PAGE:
copy on write for splice() from file to pipe?
axboe at kernel.dk
Fri Feb 10 21:27:17 UTC 2023
On 2/10/23 2:14?PM, Andy Lutomirski wrote:
> On Fri, Feb 10, 2023 at 12:50 PM Jens Axboe <axboe at kernel.dk> wrote:
>> On 2/10/23 1:44?PM, Linus Torvalds wrote:
>>> On Fri, Feb 10, 2023 at 12:39 PM Jens Axboe <axboe at kernel.dk> wrote:
>>>> Right, I'm referencing doing zerocopy data sends with io_uring, using
>>>> IORING_OP_SEND_ZC. This isn't from a file, it's from a memory location,
>>>> but the important bit here is the split notifications and how you
>>>> could wire up a OP_SENDFILE similarly to what Andy described.
>>> Sure, I think it's much more reasonable with io_uring than with splice itself.
>>> So I was mainly just reacting to the "strict-splice" thing where Andy
>>> was talking about tracking the page refcounts. I don't think anything
>>> like that can be done at a splice() level, but higher levels that
>>> actually know about the whole IO might be able to do something like
>>> Maybe we're just talking past each other.
>> Maybe slightly, as I was not really intending to comment on the strict
>> splice thing. But yeah I agree on splice, it would not be trivial to do
>> there. At least with io_uring we have the communication channel we need.
>> And tracking page refcounts seems iffy and fraught with potential
> Are there any real-world use cases for zero-copy splice() that
> actually depend on splicing from a file to a pipe and then later from
> the pipe to a socket (or file or whatever)? Or would everything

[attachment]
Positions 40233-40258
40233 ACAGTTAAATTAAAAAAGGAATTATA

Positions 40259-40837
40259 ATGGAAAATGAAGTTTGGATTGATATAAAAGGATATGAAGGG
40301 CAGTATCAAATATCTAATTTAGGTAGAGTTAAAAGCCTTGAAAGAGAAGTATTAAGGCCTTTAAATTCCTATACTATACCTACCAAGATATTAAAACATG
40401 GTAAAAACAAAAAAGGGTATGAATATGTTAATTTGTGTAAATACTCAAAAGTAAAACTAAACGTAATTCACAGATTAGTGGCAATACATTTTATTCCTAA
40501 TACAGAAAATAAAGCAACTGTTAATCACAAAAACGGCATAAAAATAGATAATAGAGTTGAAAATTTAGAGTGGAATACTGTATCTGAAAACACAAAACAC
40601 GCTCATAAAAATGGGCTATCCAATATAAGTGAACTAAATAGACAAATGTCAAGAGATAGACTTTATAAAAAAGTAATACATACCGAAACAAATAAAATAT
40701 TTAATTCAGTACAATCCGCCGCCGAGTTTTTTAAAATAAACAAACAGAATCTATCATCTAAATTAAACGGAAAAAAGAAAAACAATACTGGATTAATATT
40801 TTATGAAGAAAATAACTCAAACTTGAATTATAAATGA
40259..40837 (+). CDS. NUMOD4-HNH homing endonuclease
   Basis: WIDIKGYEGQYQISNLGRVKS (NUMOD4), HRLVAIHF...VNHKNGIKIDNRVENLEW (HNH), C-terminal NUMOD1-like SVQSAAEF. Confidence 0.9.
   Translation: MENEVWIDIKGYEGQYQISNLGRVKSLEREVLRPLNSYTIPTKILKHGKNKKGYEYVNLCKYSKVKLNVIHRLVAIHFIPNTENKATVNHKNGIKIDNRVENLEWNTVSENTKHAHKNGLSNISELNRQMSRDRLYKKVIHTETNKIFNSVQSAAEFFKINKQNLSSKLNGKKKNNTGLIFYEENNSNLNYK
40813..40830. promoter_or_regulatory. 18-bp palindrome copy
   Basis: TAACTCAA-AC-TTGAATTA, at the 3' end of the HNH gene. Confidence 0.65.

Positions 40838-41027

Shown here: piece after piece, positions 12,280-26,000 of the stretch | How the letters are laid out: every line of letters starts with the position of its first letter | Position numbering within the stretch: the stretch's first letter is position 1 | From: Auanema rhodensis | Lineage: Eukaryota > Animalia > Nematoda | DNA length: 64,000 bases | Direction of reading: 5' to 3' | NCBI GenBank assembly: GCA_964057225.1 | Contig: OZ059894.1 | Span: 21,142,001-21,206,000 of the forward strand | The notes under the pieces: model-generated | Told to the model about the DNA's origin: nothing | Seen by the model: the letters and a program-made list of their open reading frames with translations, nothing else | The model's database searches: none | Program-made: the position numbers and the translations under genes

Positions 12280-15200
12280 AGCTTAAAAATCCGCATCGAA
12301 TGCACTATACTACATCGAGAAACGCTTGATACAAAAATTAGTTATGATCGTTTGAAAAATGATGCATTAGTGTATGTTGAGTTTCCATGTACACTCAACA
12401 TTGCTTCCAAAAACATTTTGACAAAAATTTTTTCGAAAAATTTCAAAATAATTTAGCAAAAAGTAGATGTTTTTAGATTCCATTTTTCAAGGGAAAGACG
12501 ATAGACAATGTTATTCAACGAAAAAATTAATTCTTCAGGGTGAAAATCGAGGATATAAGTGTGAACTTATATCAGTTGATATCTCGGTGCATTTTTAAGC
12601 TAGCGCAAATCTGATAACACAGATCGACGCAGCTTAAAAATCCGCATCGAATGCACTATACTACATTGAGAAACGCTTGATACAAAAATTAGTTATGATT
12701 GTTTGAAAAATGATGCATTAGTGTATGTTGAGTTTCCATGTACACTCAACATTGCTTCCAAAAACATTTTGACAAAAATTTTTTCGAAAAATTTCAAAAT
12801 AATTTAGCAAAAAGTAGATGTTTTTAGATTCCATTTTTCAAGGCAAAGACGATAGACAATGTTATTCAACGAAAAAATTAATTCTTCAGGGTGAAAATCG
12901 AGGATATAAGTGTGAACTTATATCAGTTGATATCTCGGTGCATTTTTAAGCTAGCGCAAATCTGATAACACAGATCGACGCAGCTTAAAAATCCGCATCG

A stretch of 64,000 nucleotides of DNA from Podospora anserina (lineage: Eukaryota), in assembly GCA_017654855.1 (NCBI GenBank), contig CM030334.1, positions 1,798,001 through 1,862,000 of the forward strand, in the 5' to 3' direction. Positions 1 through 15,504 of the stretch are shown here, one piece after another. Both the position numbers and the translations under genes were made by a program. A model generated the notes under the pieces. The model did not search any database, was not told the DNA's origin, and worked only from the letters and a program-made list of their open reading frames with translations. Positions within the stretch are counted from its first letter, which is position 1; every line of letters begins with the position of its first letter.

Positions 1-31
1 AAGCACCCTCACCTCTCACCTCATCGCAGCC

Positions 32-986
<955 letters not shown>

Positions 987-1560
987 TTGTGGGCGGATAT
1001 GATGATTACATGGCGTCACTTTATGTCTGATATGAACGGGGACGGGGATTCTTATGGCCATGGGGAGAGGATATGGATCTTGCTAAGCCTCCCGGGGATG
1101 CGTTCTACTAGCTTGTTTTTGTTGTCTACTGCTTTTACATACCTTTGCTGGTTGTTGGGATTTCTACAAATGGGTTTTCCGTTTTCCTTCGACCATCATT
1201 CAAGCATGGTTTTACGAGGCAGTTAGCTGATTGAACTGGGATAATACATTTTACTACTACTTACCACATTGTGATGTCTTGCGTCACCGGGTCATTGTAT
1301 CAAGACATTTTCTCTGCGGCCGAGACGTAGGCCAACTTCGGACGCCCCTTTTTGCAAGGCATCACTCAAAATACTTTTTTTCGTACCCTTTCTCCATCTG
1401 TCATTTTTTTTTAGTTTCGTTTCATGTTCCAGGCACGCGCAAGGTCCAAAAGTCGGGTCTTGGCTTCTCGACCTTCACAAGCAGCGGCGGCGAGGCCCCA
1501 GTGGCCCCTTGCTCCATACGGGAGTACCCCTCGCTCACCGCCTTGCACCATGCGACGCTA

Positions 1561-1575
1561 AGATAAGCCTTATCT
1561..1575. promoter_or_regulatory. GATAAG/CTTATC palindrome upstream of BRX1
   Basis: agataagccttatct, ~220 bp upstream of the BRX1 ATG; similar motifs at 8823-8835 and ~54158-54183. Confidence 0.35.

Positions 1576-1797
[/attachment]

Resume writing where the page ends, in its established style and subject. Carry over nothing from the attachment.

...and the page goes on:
> important be covered by a potential new io_uring operation that copies
> from one fd directly to another fd?
I think it makes sense. As Linus has referenced, the sex appeal of
splice is the fact that it is dealing with pipes, and you can access
these internal buffers through other means. But that is probably largely
just something that is sexy design wise, nothing that _really_ matters
in practice. And the pipes do get in the way, for example I had to add
pipe resizing fcntl helpers to bump the size. If you're doing a plain
sendfile, the pipes just kind of get in the way too imho.
Another upside (from the io_uring) perspective is that splice isn't very
efficient through io_uring, as it requires offload to io-wq. This could
obviously be solved by some refactoring in terms of non-blocking, but it
hasn't really been that relevant (and nobody has complained about it). A
new sendfile op would nicely get around that too as it could be designed
with async in nature, rather than the classic sync syscall model that
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